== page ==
Philip R. Lee Institute for Health Policy Studies

Current COVID-19 Related Research and Initiatives
IHPS faculty are responding to policy challenges raised by the COVID-19
 pandemic with rapid-cycle research and technical assistance.
Harold S. Luft Mentoring Award
We are delighted to announce that Mary Whooley, MD has been selected as this year's recipient of the Harold S. Luft Award for Mentoring in Health Services and Health Policy Research, awarded by the Philip R. Lee Institute for Health Policy Studies.
New IHPS Fellow
Sarah B. Garrett, PhD, is a new Fellow at the Philip R. Lee Institute for Health Policy Studies. As a Fellow, Sarah will focus on the implementation and effects of interventions intended to reduce maternal mortality in the U.S., particularly among communities disproportionately affected by it.


Featured Story -

Drug Overdose Deaths Spike During the Pandemic

Prescription Pain Pills
(iStock Photo)

Emerging evidence shows that drug overdose deaths are surging from increased substance abuse driven by feelings of isolation, anxiety and depression during the coronavirus pandemic. Fatal drug overdoses were already ticking upward in 2019, according to preliminary data from the Centers for Disease Control and Prevention -- a trend the pandemic is accelerating. And more challenging, many treatment programs have been scaled back as the federal government puts some funding for non-COVID-related work on hold indefinitely.

Guests: Dr. Nora Volkow, director, National Institute on Drug Abuse

Joanne Spetz, director, UCSF Health Workforce Research Center; associate director of research at the Philip R. Lee Institure for Health Policy Studies and the UCSF Healthforce Center

Listen here:

Using Care Navigation to Address Caregiver Burden in Dementia: A Qualitative Case Study Analysis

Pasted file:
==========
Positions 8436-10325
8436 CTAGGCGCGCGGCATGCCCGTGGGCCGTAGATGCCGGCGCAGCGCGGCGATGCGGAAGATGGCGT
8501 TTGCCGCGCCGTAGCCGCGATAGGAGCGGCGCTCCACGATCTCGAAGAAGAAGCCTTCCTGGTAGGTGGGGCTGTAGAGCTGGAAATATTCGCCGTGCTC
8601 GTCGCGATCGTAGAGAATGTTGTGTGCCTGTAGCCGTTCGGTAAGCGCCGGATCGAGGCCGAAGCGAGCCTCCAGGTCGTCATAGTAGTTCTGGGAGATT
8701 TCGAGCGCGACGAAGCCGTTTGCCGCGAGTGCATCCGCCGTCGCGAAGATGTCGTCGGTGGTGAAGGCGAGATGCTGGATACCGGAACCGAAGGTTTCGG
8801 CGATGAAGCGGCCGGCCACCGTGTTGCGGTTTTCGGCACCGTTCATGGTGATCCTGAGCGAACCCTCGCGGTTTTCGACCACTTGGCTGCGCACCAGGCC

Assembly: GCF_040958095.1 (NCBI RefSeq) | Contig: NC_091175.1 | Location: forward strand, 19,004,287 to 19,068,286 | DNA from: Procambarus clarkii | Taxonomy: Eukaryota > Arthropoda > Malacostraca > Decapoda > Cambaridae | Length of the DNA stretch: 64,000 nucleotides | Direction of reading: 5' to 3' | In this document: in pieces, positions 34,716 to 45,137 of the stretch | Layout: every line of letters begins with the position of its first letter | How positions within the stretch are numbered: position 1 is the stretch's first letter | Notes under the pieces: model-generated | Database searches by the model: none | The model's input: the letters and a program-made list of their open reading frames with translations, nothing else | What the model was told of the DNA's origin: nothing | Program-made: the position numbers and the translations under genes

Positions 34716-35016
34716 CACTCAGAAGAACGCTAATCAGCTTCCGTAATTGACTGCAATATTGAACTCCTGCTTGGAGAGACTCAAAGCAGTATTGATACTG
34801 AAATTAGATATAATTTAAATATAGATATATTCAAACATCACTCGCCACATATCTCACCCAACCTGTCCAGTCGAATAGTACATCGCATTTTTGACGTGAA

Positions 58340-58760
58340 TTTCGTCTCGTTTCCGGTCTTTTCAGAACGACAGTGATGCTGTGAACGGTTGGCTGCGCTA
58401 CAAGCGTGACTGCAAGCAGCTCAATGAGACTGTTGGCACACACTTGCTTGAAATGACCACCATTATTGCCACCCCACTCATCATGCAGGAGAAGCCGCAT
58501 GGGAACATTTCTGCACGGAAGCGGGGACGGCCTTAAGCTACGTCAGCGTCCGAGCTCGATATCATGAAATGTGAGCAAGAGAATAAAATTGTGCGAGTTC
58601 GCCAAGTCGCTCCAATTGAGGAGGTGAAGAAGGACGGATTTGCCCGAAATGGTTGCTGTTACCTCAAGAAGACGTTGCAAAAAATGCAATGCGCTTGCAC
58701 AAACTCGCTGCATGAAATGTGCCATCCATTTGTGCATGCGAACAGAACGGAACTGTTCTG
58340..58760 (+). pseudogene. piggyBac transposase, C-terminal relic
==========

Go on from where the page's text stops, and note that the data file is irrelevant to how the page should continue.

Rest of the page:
Senioir Women

In a recent article in Alzheimer’s & Dementia: Translational Research & Clinical Interventions, Alissa Bernstein, PhD, Krista Harrison, PhD, and Dan Dohan, PhD, along with their colleagues, provide an in-depth understanding of how unlicensed but expertly trained dementia care navigators, supported by a small clinical team, can use phone and web-based care navigation to address caregiver burden among caregivers of people with dementia.

More than 15 million family members or friends care for individuals with Alzheimer's disease and related dementias in the United States, which involves providing emotional, physical, and practical support. Many caregivers experience burden and resulting health effects due to the intensive nature of caregiving. Caregiver burden, which has been studied extensively in the literature, may also be a factor leading to premature institutionalization of individuals with dementia.

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Testing Cascades—A Call to Move From Descriptive Research to Deimplementation Science

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Timothy S. Anderson and Grace A. Lin
JAMA Intern Med. Published online June 8, 2020.

Over the past decade, attention to overuse of testing has steadily grown, reflected by the addition of low-value care, Choosing Wisely, less is more, and cost-conscious care to the medical vernacular. Despite widespread recognition of this issue, there has been little evidence of large-scale changes in testing practices in the US. There may be many barriers to reducing overuse, including a fee-for-service payment model that disincentivizes physicians and health systems from reducing use of revenue-generating tests, a belief that more testing is beneficial, and framing of the issue as largely a problem of health care costs.

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